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There are some things that make Eva a different kind of vet
A hearing aid makes some background noise audible to her. But for all intents and purposes, she is deaf.
“I manage a bit better with the hearing aid, and it gives me a feeling of space. But I can’t hear the birds on the trees, and I can’t distinguish between sounds,” says Eva Sørensen, who is now a fully qualified veterinary doctor, just graduated from the University of Copenhagen.
Interviewed by the University Post, Eva talks through an interpreter, who translates back and forth in sign language. To be more precise, the interpreter translates only what Eva says, because Eva understands what you say by reading your mouth as you say it.
She has been without hearing since birth, so her speech is also impaired. But you get the feeling when you talk to Eva, that it is you that has the disability.
“I communicate with several of my fellow students without an interpreter, and I talk to my boyfriend. But I cannot hear myself speak, and this makes it difficult for others to understand who are not used to it,” she explains.
Through her own six and a half years of study, her hearing impairment has added an extra layer of practical challenges.
In classes and auditoriums, Eva has an interpreter with her through the difficult and technically demanding programme. The interpreter, one of a team that follows Eva, has to be well-practised: like Eva they read up on the slides beforehand to be able to use the right signs for the vets’ terminology. For lectures, two interpreters are present, as it is physically hard to interpret for long periods of time, and they switch and take breaks.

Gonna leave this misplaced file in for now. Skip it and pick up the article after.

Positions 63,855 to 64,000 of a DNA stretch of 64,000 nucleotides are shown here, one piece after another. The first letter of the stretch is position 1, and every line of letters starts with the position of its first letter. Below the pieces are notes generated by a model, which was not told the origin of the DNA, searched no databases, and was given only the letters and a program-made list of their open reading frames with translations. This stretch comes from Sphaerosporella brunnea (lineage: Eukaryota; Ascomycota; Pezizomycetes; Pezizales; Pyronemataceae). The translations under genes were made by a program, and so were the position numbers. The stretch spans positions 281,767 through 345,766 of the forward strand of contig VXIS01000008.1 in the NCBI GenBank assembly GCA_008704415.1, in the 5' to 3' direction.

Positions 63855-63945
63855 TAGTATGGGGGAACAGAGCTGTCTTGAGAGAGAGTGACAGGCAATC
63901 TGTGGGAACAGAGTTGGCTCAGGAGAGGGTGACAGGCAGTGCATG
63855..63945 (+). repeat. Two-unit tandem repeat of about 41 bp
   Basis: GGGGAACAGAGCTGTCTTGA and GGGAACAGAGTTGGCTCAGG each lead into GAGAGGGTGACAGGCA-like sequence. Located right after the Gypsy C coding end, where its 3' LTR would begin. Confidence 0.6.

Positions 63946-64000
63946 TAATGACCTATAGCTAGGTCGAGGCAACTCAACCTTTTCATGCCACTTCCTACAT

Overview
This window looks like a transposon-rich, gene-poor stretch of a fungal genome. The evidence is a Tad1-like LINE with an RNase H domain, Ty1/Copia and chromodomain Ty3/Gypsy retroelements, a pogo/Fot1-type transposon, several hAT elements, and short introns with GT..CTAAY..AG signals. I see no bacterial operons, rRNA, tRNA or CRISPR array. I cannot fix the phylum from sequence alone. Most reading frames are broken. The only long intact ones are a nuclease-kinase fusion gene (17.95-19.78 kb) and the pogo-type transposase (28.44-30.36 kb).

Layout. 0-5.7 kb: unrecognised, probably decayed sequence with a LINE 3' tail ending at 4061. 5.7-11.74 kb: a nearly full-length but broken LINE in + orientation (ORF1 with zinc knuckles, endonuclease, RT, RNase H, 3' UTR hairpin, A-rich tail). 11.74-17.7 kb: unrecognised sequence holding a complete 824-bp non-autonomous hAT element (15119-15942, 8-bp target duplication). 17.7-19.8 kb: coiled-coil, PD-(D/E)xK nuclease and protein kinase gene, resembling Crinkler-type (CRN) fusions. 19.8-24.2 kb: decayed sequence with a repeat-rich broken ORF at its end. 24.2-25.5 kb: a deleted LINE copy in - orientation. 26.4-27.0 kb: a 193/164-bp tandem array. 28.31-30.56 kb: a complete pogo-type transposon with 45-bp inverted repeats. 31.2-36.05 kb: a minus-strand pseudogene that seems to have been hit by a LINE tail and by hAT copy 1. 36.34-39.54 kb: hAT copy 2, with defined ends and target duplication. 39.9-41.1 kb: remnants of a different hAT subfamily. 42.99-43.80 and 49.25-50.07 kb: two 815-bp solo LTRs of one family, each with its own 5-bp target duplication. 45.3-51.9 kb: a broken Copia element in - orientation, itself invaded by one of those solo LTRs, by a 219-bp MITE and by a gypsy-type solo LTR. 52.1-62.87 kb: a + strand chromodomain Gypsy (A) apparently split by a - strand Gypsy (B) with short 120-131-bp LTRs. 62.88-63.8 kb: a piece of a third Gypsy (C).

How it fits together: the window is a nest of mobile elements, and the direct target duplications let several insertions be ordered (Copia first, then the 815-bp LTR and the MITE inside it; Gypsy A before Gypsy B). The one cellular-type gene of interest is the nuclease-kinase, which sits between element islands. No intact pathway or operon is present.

And classmates have had to learn to stop talking at the same time, if Eva is to have a chance at lip-reading or sign-reading their conversations. But “most of them have got used to this, and I think it has helped them too,” she says.
“But the biggest challenge has been in surgery practice, where we have surgical masks on. I read people’s lips, and so this is suddenly ten times harder. To add to this, if I am holding surgical instruments, how do I use sign language?,” she asks rhetorically.
It is hard for the interpreters in this situation too, she explains, smiling at our interpreter, “but things seemed to go OK anyway.”
Group work is harder too, and Eva didn’t do much of it, she says. But when she did, it was with fellow students who were so used to Eva, that she didn’t need an interpreter. Organizing meetings was through text messages and e-mail.
But this is all there needs to be said about the practical difficulties.
Because there are actually some distinct advantages to being a deaf vet, according to Eva. Now she has never had her hearing, so the following is pure speculation, she insists.
But, “I am good at reading people’s body language, and I am good at reading the body language of the animals. In clinical work, I use my hands more, and I notice better the things that I feel with my hands.”
In auscultation – listening to the internal sounds of the body – Eva uses a special stethoscope that re-inforces the sounds of the beats. But also here, she uses her hands to a higher degree than her fellow students, she says.
Right now, her life ahead of her, she wants to do research, or work with small animals in a veterinary practice.
In practice this would need the help of an interpreter, even though “I would be able to carry out most consultations with, say, dog owners,” she says.
She is the first person at the University of Copenhagen to complete her veterinary education without the use of hearing. She scored a ‘10’ on the Danish 12-point scale for her final Master’s dissertation.
But Eva is modest, and this reporter has a hard time convincing her, that she has done anything special.
“I don’t look at myself as having done anything remarkable. I got in on my grade average like everyone else, and I took the programme like everyone else, taking one day at a time.”
”For me, I am just Eva!” she says.
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